What type of man are you? Researchers uncover 3 styles of masculinity

VANCOUVER, British Columbia — Is the man in your life a progressive or more of a neo-traditionalist? Researchers in Canada are unraveling the mysteries of masculinity, naming and describing three distinct types of masculinities. Their study explains that men navigate their intimate relationships, in large part, according to one of these masculine styles.

Study leader and University of British Columbia health expert Dr. John Oliffe analyzed in-depth interviews with 92 straight men (ages 19 to 43) from diverse cultural backgrounds to reach these findings. The three types of masculinity include:

  • Neo-traditionalists: Men who largely follow traditional gender roles, such as being the provider and protector in their relationship.
  • Egalitarian – Men who seek a more equal partnership, with a particular emphasis on mutuality and measurable give-and-take.
  • Progressive – Men who work on building gender equity in their partnership through regular, purposeful conversations with their partner to adjust who does what.

“We set out to understand how different types of masculinities shape men’s relationships and their mental health. What we found was that these masculine types were associated with different benefits as well as challenges,” says Dr. Oliffe, the Canada Research Chair in Men’s Health Promotion and a professor of nursing at UBC, in a university release.

Couple cooking in kitchen
(Credit: Le Creuset on Unsplash)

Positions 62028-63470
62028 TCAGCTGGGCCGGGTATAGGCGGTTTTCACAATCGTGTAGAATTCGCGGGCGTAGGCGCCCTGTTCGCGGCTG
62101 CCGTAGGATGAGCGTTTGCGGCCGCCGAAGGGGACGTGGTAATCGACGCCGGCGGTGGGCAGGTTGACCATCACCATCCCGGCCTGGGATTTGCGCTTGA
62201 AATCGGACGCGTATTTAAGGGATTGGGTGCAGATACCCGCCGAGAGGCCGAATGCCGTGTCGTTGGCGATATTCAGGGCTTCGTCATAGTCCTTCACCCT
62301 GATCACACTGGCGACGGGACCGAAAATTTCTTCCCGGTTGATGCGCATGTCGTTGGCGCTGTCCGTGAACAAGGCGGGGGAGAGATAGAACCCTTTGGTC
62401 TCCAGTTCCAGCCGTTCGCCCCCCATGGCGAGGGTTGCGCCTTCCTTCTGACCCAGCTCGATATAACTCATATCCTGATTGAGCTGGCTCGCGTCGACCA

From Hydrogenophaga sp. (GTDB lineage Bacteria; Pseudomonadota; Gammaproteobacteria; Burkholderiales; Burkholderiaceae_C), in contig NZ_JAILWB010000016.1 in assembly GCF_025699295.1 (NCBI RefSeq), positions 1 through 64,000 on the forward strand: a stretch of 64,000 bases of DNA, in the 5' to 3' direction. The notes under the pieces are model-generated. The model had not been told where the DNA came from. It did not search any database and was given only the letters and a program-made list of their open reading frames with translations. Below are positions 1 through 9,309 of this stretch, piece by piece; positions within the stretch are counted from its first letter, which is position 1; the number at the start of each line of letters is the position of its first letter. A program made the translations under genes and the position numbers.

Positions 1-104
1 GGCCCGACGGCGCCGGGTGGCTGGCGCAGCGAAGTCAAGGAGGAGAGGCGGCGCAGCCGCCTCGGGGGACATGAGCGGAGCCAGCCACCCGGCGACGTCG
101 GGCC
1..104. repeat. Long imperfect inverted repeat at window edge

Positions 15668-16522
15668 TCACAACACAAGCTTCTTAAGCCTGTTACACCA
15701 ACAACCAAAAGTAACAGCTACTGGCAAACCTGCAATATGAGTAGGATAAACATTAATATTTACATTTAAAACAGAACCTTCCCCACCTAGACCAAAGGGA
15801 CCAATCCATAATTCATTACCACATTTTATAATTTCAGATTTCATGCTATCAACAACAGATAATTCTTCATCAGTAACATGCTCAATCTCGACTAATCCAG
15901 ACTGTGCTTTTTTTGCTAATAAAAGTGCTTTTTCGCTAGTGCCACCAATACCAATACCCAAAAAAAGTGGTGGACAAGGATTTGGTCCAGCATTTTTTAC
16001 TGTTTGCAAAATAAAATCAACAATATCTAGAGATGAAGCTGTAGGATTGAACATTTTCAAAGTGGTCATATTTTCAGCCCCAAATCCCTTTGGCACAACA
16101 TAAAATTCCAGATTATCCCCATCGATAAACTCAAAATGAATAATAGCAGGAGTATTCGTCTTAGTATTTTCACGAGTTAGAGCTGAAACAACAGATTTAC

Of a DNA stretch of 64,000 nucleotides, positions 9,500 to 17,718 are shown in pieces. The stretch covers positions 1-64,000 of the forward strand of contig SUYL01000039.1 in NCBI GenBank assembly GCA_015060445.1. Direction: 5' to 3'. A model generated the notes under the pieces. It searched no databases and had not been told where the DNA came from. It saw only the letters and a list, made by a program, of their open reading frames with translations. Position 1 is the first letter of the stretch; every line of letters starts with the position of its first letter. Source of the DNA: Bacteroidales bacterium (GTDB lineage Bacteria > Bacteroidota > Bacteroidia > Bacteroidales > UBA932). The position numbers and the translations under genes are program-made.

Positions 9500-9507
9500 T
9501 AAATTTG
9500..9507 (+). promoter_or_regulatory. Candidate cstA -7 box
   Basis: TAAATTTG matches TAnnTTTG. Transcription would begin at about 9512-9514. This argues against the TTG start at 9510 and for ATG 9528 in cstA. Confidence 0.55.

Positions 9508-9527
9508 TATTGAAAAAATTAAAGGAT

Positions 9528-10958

For example, men who actively promoted gender equity and social justice reported improved mental well-being. Also, Dr. Oliffe observed that men who challenged these ideals may face isolation or criticism from others, which can consequently impact mental health. Some men with an egalitarian style still struggled to fully grasp the concept of achieving gender equality by splitting domestic tasks 50-50.

“These shifts and stresses have implications for mental health,” Dr. Oliffe notes. “To promote meaningful change, we need to address the structures that influence men’s behaviors.”

This project is the latest from UBC’s men’s health research program to explore connections between masculinity and mental health in men.

“While men are becoming more involved in promoting gender equity, little is known about how younger men work to build partnerships in their private lives,” Dr. Oliffe comments. “With this research, we hope we have helped map that uncharted space and point a way forward for healthier relationships that promote the health of men, their partners and families.”

To share their findings, the research team has launched an online photo exhibition titled Men Building Intimate Partner Relationships featuring 120 photographs selected from over 700 submitted by study participants.

“There are photos depicting neo-traditional, egalitarian or progressive masculinity, and visitors are invited to take a quiz to decide which images fit with each masculinity. We’re not only highlighting our research outcomes, we’re also inviting input from visitors about how they see themselves—and how they build gender equity in their intimate partner relationships,” concludes Dr. Nina Gao, research manager for the men’s health research program.

The study is published in the journal Social Science & Medicine.

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John Anderer

Born blue in the face, John has been writing professionally for over a decade and covering the latest scientific research for StudyFinds since 2019. His work has been featured by Business Insider, Eat This Not That!, MSN, Ladders, and Yahoo!

Studies and abstracts can be confusing and awkwardly worded. He prides himself on making such content easy to read, understand, and apply to one’s everyday life.

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